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routes to take - without a degree

Dear Sir/madam,

I am currently in my second year at Barnsley college, studying a levels in accounts, business studies and general studies and AS levels in Maths and Human biology. I have recently decided that I do not wish to continue my education at university and I do not know what opportunities I have (or don't have) when searching for a job.
I know I need my accounting exams, so where can I take them etc. without going to university?
I would be interested to know what might lie ahead for me, any information or advice you could give me would be very helpful.

You can contact me at:
45 Carr View Road,
Kimberworth
Rotherham
S61 2BJ

or email me at:
[email protected]

alternatively, my telephone number is (01709) 305325.

Thankyou for your time.
Kate Lindsay
Kate Lindsay

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avatar
02nd Oct 2000 12:06

Correspondence or Evening Classes
Further to Niel's answer I became ACCA qualified without going to university. I studied for 3 years entirely via a correspondence course through BPP. Each 6 months I attended exams at Sheffield Uni. Correspondence courses offer tremendous flexibilty but the downside is you have to be very self motivated. Many colleges offer evening classes for both ACCA and CIMA.
Some companies may also offer day release but this is becoming increasingly rare.
However most reputable employers should help with the cost of courses and exam fees, this may not be for the full amounts but they should make good contributions.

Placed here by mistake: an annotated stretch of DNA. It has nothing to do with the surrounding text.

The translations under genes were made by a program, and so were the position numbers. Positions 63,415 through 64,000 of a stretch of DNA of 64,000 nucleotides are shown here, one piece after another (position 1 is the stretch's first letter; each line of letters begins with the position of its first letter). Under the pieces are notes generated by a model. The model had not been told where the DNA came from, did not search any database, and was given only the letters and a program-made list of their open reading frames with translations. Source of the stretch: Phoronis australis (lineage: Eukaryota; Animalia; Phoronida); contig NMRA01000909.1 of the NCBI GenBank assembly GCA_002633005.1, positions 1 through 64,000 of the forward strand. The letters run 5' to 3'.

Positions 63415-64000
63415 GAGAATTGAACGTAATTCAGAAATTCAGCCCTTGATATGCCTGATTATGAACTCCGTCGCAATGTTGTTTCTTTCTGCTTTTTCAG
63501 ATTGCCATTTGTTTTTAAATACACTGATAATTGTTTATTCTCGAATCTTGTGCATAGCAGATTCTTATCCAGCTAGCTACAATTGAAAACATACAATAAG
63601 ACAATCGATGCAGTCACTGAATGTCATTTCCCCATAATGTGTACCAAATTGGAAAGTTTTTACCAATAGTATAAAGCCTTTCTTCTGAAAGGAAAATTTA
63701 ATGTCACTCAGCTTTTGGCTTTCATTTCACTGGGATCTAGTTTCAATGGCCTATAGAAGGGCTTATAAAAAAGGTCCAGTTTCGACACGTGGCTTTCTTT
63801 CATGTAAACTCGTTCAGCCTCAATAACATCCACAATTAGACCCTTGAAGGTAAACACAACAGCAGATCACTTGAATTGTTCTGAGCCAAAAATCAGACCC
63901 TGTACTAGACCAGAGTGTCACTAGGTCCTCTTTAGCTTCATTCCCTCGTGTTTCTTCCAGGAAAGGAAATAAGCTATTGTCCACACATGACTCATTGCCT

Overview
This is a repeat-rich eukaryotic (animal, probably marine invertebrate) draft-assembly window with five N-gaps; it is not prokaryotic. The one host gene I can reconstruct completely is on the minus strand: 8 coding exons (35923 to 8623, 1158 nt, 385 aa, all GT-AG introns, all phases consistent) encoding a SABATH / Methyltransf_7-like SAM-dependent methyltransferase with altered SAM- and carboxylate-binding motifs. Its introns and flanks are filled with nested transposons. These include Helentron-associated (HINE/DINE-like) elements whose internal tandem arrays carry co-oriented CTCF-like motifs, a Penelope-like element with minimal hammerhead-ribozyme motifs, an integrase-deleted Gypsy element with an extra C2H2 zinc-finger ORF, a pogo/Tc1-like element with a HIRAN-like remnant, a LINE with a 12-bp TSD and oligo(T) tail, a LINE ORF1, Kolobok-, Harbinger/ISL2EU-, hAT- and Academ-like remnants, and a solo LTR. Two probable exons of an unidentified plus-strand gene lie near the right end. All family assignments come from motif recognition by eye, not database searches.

On a final note studying to become fully qualified is hard and it takes a lot of dedication but long term the rewards are certainly worth it.
Should you require an further help or advice please feel free to E-mail me.

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avatar
By neileg
29th Sep 2000 09:24

Lots of choice!
All of the major accounting bodies provide non-graduate routes into qualification, ie
CIMA Chartered Institute of Management Accountants (industry)
CIPFA Chartered Institute of Public Finance Accountants (local government/public service)
ACCA Chartered Association of Certified Accountants (commercial and professional)
ICAEW Institute of Chartered Accountants in England and Wales (professional and audit)
ICAS Institute of Chartered Accountants in Scotland (professional and audit)

These all require a period of on the job training in the relevant commercial sector, coupled with exams. Usually an initial short period of college training is required, one academic year. Graduates skip this and usually have a shorter training period. Get details from the respective web sites. Most bodies have local education and training reps you could speak to.

Alternatively the Association of Accounting Technicians offers a more vocational based qualification which is a highly respected "second tier" qualification. This is almost entirely non-graduate. Again web site or telephone book.

I am a member of the ICAEW but now work in local government. Most of our trainees (CIMA or CIPFA) are non-graduates.

Good luck!

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